(this is raw unedited text transcribed directly from the audio)
How can I tell my young daughter that her dad died?
(this is raw unedited text transcribed directly from the audio)
Dr. Kenner: I want to welcome Elise to the show today. You're in a horrible situation right now I heard? Tell me what happened.
Elise: I'll give you a short history. My child's father was recently incarcerated for four years. We were going to be together but it was a better choice not to be together. He just recently was released from prison and wasn't making very good decisions, wasn't really taking a stance to better himself. I received a call at 4:30 this morning that he was murdered. Left on the freeway and when the police found him, he was pronounced dead at the scene. I wanted to know how to break this to my 4-year-old. She's 4 and quite intelligent, but I'm not exactly sure how to go about this. I just don't know.
Dr. Kenner: What have you thought of doing. What's crossed your mind? You know her very well.
Elise: I've really just thought about sitting her down and asking her what she knows. She soaks in a lot. She watches a lot of TV. She hears a lot. She listens to a lot. I was thinking about asking her what she knows about heaven or what she knows about people not being with us anymore and what she would say from there and take it from there, but I'm not exactly sure how to do it or what to say.
Dr. Kenner: Understandable. When you say she watches a lot of TV, has she seen a death or has she even in comics - Bugs Bunny or something - or has she had a pet that died? What's her experience?
Elise: We had a pet that was taken away. We took her to the SPCA, but all she knew was that the pet was at the doctor. She didn't know that the pet had passed away or anything like that.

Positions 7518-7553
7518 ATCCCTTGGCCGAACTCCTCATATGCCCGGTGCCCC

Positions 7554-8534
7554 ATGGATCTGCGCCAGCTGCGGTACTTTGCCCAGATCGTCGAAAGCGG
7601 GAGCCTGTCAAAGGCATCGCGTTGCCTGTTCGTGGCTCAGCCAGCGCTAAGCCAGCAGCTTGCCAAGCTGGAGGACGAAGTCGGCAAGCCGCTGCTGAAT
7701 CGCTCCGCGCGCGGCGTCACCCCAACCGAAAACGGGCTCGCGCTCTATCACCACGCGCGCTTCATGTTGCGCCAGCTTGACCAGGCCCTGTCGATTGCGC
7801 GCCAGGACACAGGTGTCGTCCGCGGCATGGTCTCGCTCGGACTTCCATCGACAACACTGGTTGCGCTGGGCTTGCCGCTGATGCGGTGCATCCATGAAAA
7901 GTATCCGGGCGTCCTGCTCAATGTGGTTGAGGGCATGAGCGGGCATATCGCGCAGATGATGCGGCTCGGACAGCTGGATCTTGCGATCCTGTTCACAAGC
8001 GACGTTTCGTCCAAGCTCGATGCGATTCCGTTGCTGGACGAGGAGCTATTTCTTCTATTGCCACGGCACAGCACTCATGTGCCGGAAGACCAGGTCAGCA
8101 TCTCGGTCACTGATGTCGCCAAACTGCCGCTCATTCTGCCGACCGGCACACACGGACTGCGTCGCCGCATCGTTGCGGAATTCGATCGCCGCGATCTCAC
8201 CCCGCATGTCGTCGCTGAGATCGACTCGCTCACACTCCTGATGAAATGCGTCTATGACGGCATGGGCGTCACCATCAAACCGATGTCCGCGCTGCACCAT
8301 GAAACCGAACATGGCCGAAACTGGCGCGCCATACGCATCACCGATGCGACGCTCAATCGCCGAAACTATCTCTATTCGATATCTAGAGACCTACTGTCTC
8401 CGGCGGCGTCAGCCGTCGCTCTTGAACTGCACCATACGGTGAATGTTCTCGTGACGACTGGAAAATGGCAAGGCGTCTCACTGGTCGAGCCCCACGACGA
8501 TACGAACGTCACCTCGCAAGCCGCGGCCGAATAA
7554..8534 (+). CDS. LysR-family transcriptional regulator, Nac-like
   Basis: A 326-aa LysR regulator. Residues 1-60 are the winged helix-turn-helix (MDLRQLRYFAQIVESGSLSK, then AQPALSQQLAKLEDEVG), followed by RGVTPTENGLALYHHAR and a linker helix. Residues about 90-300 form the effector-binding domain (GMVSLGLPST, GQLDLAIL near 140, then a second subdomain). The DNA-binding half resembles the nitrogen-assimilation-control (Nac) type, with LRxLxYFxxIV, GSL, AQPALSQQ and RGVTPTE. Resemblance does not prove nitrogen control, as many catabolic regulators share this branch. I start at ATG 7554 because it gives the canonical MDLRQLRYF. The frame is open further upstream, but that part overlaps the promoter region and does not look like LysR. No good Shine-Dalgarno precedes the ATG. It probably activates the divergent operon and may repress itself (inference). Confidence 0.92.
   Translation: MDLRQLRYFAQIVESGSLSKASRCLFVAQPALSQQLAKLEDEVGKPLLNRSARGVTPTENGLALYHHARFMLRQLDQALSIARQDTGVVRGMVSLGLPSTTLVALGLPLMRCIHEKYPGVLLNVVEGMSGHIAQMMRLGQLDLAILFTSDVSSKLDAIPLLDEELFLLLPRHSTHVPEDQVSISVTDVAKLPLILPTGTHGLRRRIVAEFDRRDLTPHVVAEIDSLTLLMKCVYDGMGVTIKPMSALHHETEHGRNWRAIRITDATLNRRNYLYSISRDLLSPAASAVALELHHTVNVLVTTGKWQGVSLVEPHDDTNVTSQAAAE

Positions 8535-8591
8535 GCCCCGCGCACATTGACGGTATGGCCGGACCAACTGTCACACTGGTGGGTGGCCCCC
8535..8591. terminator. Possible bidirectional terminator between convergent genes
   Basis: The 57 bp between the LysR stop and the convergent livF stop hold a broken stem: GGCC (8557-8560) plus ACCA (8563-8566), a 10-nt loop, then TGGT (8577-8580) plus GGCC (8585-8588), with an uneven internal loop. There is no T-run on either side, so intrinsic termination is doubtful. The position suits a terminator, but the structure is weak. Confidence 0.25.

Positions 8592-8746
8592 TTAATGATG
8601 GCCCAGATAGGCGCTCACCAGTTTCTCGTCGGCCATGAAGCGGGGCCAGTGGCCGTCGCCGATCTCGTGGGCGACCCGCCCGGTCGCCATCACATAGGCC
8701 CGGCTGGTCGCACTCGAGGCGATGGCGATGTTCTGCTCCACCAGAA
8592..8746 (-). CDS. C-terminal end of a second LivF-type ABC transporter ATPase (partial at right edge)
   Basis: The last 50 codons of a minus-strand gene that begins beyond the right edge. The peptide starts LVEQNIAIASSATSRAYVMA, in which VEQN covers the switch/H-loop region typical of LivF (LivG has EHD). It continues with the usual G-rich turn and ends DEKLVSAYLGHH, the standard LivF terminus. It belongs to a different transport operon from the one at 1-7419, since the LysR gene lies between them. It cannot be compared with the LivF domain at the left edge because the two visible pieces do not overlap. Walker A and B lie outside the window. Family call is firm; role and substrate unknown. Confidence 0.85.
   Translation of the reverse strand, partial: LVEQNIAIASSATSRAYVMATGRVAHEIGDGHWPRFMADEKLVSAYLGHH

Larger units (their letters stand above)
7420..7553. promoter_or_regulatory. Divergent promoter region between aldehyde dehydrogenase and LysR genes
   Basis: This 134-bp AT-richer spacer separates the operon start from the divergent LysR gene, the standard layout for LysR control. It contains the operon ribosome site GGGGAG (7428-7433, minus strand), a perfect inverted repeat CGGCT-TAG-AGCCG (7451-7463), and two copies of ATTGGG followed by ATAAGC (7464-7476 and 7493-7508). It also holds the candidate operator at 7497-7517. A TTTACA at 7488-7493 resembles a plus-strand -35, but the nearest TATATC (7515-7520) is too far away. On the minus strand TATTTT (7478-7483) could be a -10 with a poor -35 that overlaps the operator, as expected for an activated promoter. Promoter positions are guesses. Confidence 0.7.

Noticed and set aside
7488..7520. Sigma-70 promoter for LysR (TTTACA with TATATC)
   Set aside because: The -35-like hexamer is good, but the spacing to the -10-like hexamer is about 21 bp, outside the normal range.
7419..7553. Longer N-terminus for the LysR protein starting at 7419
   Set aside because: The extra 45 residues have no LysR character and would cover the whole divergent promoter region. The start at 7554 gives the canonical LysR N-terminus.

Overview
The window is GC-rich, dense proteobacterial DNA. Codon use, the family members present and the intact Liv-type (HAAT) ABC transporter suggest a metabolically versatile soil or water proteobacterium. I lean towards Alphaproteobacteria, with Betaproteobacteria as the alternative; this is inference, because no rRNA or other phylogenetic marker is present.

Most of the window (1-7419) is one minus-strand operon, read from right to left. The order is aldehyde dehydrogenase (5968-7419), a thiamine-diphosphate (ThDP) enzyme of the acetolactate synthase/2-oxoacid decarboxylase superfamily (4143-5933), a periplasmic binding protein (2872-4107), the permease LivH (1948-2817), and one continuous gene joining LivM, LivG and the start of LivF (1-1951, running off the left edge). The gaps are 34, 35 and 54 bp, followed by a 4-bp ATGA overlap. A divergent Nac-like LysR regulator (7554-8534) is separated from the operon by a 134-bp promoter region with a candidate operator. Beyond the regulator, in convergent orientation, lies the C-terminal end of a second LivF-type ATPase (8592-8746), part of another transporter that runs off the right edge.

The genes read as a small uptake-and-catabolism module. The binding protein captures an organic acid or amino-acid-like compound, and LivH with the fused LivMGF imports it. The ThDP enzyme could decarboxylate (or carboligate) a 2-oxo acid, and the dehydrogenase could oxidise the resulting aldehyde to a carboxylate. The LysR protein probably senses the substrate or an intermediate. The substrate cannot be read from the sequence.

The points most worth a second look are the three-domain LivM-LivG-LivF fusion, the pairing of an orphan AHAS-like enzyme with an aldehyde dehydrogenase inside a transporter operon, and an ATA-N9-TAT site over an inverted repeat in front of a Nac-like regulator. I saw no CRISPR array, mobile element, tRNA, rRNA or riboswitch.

Dr. Kenner: The pet never returned though? What did she say about that?
Elise: It's been a while, but she still believes that the pet is still at the doctor.
Dr. Kenner: So one of the things that kids have to come to terms with is the very painful fact of death. When you have an out-of-sequence death, meaning it's not a timely death. When you're 95-years-old and you die, man, you were lucky. You got to live a long life. But when you have a life that's cut short this way and when there are complicated factors, meaning he made bad choices and she has not been with him routinely I'm assuming, what has her contact been with her?
Elise: Her father's side of the family is really filled with pictures and stories and everything. Who he was. But as far as her being around him, personally, she had only been around him about four or five times, and the majority of those times, as far as I know, was with her aunt or her grandmother present. It was never alone.
Dr. Kenner: Okay, so did you not trust him?
Elise: Not really, because to me, he wasn't really making any good decisions.
Dr. Kenner: What was he put in jail for?
Elise: Two counts of robbery. He had two strikes.
Dr. Kenner: Armed robbery?